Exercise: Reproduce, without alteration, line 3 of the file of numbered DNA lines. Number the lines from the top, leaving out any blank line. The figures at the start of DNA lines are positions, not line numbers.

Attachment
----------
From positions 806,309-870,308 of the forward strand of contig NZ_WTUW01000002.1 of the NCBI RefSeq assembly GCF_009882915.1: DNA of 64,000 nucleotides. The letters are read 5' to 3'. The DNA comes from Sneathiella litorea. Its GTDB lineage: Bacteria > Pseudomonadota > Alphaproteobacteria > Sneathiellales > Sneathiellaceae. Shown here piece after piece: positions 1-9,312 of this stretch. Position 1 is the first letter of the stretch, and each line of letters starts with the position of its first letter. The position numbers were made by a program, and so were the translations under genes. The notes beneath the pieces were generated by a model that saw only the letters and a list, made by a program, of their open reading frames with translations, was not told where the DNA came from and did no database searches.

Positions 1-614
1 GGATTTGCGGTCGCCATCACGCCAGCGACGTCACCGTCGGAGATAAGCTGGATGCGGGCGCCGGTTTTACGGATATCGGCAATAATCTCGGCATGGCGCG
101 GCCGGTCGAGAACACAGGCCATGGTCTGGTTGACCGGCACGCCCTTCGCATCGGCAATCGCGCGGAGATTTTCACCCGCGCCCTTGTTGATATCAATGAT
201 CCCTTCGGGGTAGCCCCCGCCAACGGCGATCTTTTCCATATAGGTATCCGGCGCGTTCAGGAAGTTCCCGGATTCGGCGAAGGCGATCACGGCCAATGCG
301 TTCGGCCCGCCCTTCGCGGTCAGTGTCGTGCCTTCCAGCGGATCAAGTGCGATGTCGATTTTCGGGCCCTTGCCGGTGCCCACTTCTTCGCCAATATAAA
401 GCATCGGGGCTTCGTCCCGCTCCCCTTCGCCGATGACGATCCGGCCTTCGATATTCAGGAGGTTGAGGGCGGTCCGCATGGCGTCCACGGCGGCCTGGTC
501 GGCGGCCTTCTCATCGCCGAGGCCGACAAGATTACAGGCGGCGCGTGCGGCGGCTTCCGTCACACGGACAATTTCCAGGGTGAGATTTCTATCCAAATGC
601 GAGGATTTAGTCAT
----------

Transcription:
1 GGATTTGCGGTCGCCATCACGCCAGCGACGTCACCGTCGGAGATAAGCTGGATGCGGGCGCCGGTTTTACGGATATCGGCAATAATCTCGGCATGGCGCG